The educational component of the weekend could have been stronger. The mission coordinator from the church talked with students Friday night and during the day on Saturday, about the effects of generational poverty and food deserts, and people at the resale store and community garden explained their work. Still, I feel I could have done a better job helping them process the event. Honestly by Saturday evening, we all were very tired. I decided none of us was really up for a serious conversation. It seemed better to let the students unwind and relax. Some went to bed early, some talked with each other, and some watched Dr. Who on an I pad, some listened to music.

All in all it was a pretty good trip, I think, Not fabulous but not a disaster either.

Why am I telling all you experienced trip leaders about my first little weekend trip? Well, I’m probably not the only one new at this and I would love to take advantage of the collective wisdom of this group. So here are a few questions. How do you structure your work days? How do you structure your free time? What works for you? What doesn’t? What sorts of experiences are valuable for your students? Do you think you made a useful contribution to the community you traveled to?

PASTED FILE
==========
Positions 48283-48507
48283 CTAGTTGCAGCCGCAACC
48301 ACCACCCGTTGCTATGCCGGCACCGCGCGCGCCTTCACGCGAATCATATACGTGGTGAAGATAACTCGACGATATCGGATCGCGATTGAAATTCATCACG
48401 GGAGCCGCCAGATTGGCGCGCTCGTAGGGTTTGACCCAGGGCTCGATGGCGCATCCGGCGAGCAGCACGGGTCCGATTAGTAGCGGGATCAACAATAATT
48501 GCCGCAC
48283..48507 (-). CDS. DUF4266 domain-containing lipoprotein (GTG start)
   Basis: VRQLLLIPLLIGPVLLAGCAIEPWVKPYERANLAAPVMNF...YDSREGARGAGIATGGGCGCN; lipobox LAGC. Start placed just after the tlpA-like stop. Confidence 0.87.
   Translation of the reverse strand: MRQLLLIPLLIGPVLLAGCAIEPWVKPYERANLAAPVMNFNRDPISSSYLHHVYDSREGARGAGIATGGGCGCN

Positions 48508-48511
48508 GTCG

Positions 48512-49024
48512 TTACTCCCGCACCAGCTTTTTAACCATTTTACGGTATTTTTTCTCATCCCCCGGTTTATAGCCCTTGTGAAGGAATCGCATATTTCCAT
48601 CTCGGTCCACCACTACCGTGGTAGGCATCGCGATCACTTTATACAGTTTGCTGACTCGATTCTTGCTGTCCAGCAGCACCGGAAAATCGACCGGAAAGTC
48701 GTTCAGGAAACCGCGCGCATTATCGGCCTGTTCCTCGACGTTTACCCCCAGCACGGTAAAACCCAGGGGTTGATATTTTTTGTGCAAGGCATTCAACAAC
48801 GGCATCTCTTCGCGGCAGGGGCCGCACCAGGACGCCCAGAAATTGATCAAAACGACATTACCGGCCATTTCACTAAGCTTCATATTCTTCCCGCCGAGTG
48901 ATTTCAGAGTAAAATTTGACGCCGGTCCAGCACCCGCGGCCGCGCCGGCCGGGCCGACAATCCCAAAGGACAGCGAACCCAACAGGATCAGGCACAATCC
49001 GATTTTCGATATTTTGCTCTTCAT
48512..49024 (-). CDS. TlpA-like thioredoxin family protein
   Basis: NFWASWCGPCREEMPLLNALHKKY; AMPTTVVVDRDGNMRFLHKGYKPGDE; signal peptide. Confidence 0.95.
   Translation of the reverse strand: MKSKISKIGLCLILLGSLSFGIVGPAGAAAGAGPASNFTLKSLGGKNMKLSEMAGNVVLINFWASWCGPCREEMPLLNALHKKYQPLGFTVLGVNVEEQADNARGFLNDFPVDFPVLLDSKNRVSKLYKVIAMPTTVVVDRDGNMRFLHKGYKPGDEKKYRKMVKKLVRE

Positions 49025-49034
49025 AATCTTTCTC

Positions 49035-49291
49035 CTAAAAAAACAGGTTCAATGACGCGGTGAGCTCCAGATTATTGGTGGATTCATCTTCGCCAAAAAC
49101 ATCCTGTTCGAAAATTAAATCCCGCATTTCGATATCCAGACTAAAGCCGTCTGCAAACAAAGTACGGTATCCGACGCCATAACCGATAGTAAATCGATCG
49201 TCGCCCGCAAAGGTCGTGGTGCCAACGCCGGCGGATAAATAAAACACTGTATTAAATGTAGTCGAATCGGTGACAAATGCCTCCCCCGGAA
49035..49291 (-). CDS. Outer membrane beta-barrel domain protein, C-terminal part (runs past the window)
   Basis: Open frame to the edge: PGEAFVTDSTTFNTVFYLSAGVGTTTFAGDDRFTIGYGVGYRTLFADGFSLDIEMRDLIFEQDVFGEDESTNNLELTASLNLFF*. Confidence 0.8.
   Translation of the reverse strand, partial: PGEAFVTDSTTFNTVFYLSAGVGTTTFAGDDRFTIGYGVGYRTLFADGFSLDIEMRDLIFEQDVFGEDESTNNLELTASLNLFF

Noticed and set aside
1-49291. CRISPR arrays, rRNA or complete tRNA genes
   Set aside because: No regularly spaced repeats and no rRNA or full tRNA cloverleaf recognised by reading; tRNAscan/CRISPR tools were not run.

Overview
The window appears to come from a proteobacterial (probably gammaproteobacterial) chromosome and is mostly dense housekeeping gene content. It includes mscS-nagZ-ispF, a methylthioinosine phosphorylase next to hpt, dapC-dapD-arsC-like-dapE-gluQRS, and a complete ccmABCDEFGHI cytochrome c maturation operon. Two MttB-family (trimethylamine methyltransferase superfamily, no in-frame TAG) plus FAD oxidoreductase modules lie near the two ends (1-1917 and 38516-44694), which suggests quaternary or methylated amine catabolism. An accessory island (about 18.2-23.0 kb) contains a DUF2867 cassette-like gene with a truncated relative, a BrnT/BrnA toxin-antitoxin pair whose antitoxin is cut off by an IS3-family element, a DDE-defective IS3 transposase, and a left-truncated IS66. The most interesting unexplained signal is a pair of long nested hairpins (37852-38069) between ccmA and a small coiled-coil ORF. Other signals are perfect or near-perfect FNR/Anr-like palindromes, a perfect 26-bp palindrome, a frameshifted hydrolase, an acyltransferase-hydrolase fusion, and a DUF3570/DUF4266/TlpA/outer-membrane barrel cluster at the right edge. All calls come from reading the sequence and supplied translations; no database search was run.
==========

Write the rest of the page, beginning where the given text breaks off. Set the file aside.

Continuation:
Please make a comment!  And thank you!


Nancy JanischNancy Janisch is the ministry coordinator for True North Campus Ministry, a campus ministry of the Presbytery of Lake Michigan, PC (USA) for students in downtown Grand Rapids Michigan. After 20 years as a practicing veterinarian, in small animal and emergency medical practice, Nancy returned to seminary and received a Master of Divinity Degree. She is a member of Westminster Presbyterian Church in Grand Rapids. Nancy has a particular interested in the areas of vocation, spiritual formation, and science and religion.